Online English Advanced Tutoring
When considering HSC and your future, consider online English Advanced tutoring with e-tut. We follow the NSW curriculum, offering both preliminary and HSC courses along with Year 11 and 12 subject selection to help you to become competent users of the English language and therefore enhance your social, personal and vocational lives.
HSC English Advanced is a great course for students interested in the subject and the challenging learning experiences we provide through a broad range of English texts. We integrate reading, writing, listening, viewing and speaking and allow you to explore the forms, features and structures of the rich language.
Our highly trained and dedicated online tutors strive to help you to reach the objectives of the English Advanced course and develop an understanding of the effects and purposes of a variety of textual forms in contexts such as historical, workplace, personal and cultural.
English Advanced Syllabus
1. Preliminary course – students are required to study Australian and other texts and explore a range of differing texts from drama, poetry, prose fiction, film media and multimedia texts. You will be required to undertake a vast reading program involving texts of various compositions as well as being able to engage in the study of language and text.
The preliminary course comprises two sections:
- Common content makes up 40% of the course
- Electives makes up 60% of the course
2. HSC course – involves the study of at least five types of prescribed text.
There are two sections to the course:
- Common content where students will explore and analyse texts and apply their skills
- Elective modules – you will be required to choose one elective from each of the Modules:
- Module A – Comparative Study of Texts and Context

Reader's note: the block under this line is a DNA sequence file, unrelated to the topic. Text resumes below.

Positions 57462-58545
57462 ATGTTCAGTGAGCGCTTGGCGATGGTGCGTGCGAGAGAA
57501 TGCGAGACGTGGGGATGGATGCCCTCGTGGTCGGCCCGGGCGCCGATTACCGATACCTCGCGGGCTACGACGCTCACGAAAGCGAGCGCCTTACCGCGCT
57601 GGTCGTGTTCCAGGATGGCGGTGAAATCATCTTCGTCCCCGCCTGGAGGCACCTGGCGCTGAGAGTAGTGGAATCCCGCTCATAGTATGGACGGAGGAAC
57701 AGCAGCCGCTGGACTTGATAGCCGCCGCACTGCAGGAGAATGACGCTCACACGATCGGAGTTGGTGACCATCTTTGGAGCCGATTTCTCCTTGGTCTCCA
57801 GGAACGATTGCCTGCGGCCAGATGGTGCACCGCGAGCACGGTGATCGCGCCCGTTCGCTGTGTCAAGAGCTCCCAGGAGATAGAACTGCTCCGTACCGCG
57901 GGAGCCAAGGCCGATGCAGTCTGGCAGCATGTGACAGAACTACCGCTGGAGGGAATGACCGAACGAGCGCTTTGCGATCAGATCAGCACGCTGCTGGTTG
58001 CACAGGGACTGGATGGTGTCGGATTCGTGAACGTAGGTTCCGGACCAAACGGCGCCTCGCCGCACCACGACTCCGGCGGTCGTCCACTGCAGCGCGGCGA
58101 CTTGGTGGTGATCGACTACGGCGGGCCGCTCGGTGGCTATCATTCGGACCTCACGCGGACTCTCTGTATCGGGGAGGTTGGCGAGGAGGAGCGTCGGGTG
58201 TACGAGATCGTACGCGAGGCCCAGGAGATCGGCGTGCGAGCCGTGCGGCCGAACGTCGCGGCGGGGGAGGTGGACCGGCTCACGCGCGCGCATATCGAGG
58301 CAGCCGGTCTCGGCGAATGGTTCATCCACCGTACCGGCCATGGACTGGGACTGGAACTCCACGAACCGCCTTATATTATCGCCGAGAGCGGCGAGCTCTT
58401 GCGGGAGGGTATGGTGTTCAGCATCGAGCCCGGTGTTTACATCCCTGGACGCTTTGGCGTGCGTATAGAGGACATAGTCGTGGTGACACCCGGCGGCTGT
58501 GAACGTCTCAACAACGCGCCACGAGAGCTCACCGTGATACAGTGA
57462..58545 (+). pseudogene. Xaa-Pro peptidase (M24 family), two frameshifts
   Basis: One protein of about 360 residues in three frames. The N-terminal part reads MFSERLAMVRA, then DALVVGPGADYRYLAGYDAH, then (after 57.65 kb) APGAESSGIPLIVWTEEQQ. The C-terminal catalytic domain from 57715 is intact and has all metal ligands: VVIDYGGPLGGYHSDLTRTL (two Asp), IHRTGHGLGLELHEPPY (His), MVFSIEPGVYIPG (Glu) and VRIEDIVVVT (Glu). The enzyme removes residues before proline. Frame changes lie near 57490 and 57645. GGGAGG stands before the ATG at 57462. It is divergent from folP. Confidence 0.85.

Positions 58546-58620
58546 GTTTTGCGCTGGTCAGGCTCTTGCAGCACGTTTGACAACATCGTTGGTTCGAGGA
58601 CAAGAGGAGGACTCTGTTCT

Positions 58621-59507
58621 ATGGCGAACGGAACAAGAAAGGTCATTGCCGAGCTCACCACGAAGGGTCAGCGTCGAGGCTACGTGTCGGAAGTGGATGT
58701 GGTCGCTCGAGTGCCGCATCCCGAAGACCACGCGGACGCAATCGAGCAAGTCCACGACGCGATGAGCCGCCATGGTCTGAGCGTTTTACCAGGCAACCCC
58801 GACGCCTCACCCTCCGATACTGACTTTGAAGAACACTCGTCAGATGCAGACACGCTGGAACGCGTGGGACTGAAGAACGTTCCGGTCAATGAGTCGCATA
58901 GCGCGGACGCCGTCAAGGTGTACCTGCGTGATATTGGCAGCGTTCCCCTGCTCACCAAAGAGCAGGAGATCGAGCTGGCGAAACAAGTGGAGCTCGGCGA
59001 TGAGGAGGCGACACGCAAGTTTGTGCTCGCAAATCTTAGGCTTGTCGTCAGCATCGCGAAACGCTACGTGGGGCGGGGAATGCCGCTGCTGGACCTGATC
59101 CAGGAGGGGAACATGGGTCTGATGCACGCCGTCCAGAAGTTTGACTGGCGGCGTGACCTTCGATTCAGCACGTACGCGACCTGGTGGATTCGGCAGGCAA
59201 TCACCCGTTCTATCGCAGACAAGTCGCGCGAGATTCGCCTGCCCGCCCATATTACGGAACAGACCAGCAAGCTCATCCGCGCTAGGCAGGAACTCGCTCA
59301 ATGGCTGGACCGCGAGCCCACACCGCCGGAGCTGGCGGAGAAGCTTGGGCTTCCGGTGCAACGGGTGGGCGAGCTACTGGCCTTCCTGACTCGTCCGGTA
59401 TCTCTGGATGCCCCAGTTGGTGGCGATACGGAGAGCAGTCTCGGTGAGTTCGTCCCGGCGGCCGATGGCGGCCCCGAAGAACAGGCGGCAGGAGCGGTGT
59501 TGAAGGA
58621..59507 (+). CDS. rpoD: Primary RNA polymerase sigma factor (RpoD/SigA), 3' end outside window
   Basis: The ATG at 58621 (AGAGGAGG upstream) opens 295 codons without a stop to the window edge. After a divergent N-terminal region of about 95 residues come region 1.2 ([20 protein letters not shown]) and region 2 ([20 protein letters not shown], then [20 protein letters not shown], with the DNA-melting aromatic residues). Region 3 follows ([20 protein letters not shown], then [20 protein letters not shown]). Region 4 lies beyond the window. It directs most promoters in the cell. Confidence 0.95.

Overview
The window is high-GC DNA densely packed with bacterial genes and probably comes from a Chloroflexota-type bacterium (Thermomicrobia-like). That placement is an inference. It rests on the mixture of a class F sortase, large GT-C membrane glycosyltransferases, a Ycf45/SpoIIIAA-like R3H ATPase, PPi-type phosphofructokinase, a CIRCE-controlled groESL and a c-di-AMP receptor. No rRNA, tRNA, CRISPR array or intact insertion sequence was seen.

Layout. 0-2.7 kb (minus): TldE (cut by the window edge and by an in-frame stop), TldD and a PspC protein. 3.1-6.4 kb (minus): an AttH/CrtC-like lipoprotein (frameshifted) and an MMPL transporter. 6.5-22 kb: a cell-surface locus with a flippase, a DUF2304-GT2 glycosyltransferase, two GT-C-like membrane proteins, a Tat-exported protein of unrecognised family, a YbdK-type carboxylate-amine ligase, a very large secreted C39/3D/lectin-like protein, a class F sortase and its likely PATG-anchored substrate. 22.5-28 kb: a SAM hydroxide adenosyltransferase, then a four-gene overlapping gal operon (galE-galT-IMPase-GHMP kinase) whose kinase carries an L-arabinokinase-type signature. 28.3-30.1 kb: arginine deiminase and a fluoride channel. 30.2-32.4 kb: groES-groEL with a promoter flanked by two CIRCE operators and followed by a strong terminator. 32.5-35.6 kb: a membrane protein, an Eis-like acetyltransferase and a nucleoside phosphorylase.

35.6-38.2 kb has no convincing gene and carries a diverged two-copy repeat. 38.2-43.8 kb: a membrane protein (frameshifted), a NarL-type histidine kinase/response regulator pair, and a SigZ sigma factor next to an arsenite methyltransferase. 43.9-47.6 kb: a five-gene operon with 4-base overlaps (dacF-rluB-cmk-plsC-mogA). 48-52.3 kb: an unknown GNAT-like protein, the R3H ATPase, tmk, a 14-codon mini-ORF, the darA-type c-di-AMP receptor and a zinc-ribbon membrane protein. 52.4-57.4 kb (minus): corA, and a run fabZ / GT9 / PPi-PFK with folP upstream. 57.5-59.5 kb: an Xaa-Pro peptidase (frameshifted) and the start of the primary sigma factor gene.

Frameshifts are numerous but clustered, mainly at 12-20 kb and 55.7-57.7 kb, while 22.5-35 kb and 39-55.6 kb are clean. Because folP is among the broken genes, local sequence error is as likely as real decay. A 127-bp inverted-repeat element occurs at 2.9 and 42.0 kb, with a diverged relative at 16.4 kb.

- Module B – Critical Study of Texts
- Module C – Representation and Text
How the HSC English Courses Differ
e-tut offers 4 other HSC English courses:
English Standard, a great introductory course for learning to compose and respond to various types of texts.
English as a Second Language (ESL), designed for non-English speaking learners.
Careers with English
Studying English offers you an array of opportunities for lucrative careers in fields such as:
- Copywriting for radio and television
- Technical writing
The Benefits of Online Tutoring
Online tutoring provides a cost effective and flexible means to successful tuition. You can study as little or as much as you like each week from the comfort of your own home with your own laptop, tablet or desktop computer.
Online tutoring with e-tut allows for individual attention so that you have access to all the assistance you need to get ahead with your studies. We specialise in some of the trickier NSW subjects too, including, Mathematics Extension 2, Business, Economics, Chemistry and Physics.
Our tutors are experts in their respective fields and continue to undergo training to make sure that they can offer top-notch knowledge and guidance.